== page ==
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Journal Article > Commentary
Warrillow S, Bellomo R, Jones D. Jt Comm J Qual Patient Saf. 2007;33:112-117.
The authors present a case study of the use of a medical emergency team (MET) to manage a difficult airway in an elderly patient and the subsequent review of the incident by the clinical governance board.
Landro L. Wall Street Journal. July 11, 2007:D1.
This article reports on hospitals that are creating dedicated teams of experts who have the skills to perform risky medical procedures.
ISMP Medication Safety Alert! Acute Care Edition. April 8, 2010;15:1-3.
Journal Article > Study
What stops hospital clinical staff from following protocols? An analysis of the incidence and factors behind the failure of bedside clinical staff to activate the rapid response system in a multi-campus Australian metropolitan healthcare service.
Shearer B, Marshall S, Buist MD, et al. BMJ Qual Saf. 2012;21:569-575.
Widespread enthusiasm for implementing rapid response systems (RRS) has been tempered in part by mixed impact on clinical outcomes. One argument for why RRS have not proven uniformly effective has been that they are underutilized in patients who might have benefited. Supporting that argument, this study found that 42% of adult patients with physiological instability failed to have an RRS activated despite meeting explicit written criteria. Furthermore, in these cases nearly 70% of providers recognized that the criteria were met and 76% were concerned about their patient, yet they did not activate the RRS. Structured interviews with staff members pointed to sociocultural reasons for failing to activate, and improved triggers and activation criteria were felt unlikely to have an impact. The authors conclude that local unwritten rules and culture may drive adherence to such written policies in more meaningful ways than the policies themselves.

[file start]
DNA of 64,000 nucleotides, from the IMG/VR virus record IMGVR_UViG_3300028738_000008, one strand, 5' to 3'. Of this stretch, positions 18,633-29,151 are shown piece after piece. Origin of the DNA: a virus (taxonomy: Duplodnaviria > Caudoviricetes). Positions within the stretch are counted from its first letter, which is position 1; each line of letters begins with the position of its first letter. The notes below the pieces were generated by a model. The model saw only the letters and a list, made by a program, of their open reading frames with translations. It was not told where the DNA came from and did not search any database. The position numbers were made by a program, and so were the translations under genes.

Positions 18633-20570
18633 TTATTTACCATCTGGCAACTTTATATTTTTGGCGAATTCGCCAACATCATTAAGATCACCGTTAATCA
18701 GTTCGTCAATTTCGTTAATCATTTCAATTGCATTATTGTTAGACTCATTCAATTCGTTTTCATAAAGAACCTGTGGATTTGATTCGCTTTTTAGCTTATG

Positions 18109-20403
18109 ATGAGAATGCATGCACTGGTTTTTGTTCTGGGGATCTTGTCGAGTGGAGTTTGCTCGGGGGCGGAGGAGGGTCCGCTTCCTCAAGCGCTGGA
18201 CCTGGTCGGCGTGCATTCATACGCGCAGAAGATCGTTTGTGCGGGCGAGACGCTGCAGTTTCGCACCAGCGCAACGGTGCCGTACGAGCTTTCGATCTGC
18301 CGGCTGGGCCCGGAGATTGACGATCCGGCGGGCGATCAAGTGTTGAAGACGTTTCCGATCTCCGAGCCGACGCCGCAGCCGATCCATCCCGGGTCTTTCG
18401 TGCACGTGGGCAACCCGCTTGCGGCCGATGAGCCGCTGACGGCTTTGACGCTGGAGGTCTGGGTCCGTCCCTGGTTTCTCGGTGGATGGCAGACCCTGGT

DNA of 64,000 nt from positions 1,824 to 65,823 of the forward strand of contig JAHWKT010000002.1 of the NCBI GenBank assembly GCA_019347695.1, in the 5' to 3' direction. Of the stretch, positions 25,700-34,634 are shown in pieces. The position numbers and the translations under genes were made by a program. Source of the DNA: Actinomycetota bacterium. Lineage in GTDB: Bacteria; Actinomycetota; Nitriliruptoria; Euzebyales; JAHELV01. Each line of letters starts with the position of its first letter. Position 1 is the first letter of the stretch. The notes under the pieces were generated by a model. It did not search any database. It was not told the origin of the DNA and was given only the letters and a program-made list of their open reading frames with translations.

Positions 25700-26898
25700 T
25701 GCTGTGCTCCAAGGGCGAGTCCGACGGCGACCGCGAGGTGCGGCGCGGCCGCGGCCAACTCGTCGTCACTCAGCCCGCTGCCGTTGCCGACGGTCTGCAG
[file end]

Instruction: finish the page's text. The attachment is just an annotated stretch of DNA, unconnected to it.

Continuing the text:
Journal Article > Review
Al Kadri HM. J Emerg Trauma Shock. 2010;3:337-341.
This review explored the impact of medical emergency teams in obstetrics, and found little evidence on their use in this setting.
Journal Article > Study
In-situ interprofessional perinatal drills: the impact of a structured debrief on maximizing training while sensing patient safety threats.
Greer JA, Haischer-Rollo G, Delorey D, et al. Cureus. 2019;11:e4096.
This pre–post study examined the effect of team training on an emergency response team's performance in a perinatal emergency simulation. Following the training, performance in the simulation identified more latent safety threats and adherence to a safety checklist increased. The authors suggest that team training can enhance maternal safety.
Partnering with families and patient advocates: another line of defense in adverse event surveillance.
ISMP Medication Safety Alert! Acute Care Edition. August 1, 2019;24.
Having family members or patient advocates present during hospitalizations can help prevent errors. This newsletter article suggests that utilizing this risk prevention strategy in peripheral care areas such as radiology and other testing units could also prevent patient harm. Recommendations to ensure success of this approach include communicating with advocates, encouraging them to speak up, and activating a rapid response to patient deterioration.